Nike shares tumbled the most since the early days of the pandemic after a glut of unwanted merchandise eroded the sportswear giant’s profitability.
North American stocks of goods surged 65% in its financial first quarter to the end of August, and resulting markdowns caused gross margin to miss analysts' expectations. The retailer also cited higher freight costs and foreign-exchange effects in its earnings report, and downgraded its outlook for the full year.
Nike is the latest company to grapple with an increasingly complex economic panorama that began with supply-chain delays and port congestion. By the time companies were able to get supplies to store shelves, demand shifted as stubbornly high inflation eroded some consumers’ purchasing power.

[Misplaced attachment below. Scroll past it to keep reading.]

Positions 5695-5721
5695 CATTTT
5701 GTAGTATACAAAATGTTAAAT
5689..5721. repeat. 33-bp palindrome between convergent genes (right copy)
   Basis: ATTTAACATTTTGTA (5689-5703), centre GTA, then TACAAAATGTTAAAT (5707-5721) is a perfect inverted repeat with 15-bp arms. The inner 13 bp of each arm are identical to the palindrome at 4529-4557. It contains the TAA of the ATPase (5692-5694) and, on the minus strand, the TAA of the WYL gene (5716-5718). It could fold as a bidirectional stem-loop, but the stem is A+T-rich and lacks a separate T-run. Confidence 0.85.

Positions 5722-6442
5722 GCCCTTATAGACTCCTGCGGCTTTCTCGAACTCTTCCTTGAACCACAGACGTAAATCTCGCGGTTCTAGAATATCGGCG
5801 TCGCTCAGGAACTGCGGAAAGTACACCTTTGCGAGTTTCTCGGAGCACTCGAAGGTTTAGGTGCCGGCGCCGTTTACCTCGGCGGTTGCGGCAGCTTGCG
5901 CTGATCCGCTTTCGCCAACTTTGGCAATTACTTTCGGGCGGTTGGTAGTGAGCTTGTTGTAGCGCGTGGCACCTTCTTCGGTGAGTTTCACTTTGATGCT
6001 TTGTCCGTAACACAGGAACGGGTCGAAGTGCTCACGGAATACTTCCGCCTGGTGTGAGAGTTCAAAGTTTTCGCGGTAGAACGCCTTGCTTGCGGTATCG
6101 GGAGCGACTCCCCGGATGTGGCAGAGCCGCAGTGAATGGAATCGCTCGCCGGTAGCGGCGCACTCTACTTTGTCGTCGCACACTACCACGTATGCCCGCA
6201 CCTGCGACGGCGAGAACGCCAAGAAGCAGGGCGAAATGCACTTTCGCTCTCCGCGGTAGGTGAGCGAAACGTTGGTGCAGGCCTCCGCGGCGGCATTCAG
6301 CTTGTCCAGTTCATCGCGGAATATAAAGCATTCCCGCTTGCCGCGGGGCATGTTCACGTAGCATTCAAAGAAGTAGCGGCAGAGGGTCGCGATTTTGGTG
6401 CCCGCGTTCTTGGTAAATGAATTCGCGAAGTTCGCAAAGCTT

In Nike’s case, shipping woes caused a surge in out-of-season merchandise. On top of this, the dollar’s relentless rise has crimped results from other countries.
Elevated inventories are “driving intense margin pressure,” Wedbush Securities analyst Tom Nikic said in a research note. Nike is going to need “excess clearance activity in order to clean up the marketplace”, he said.
Wedbush was one of several banks that slashed their price targets on Nike shares in the wake of the disappointing earnings report.
The shares fell 13% at one stage in New York, the worst intraday slump since March 2020. They later pared some losses to be 10% lower. Concern about a lack of pricing power weighed on rivals, with Adidas shares dropping about 5% and Puma declining about 7%.
Nike now sees gross margin falling 200 to 250 basis points this fiscal year — versus a previous forecast that the gauge of profitability would be flat or decline as much as 50 basis points. The margin erosion is expected to be particularly steep in the company’s second quarter.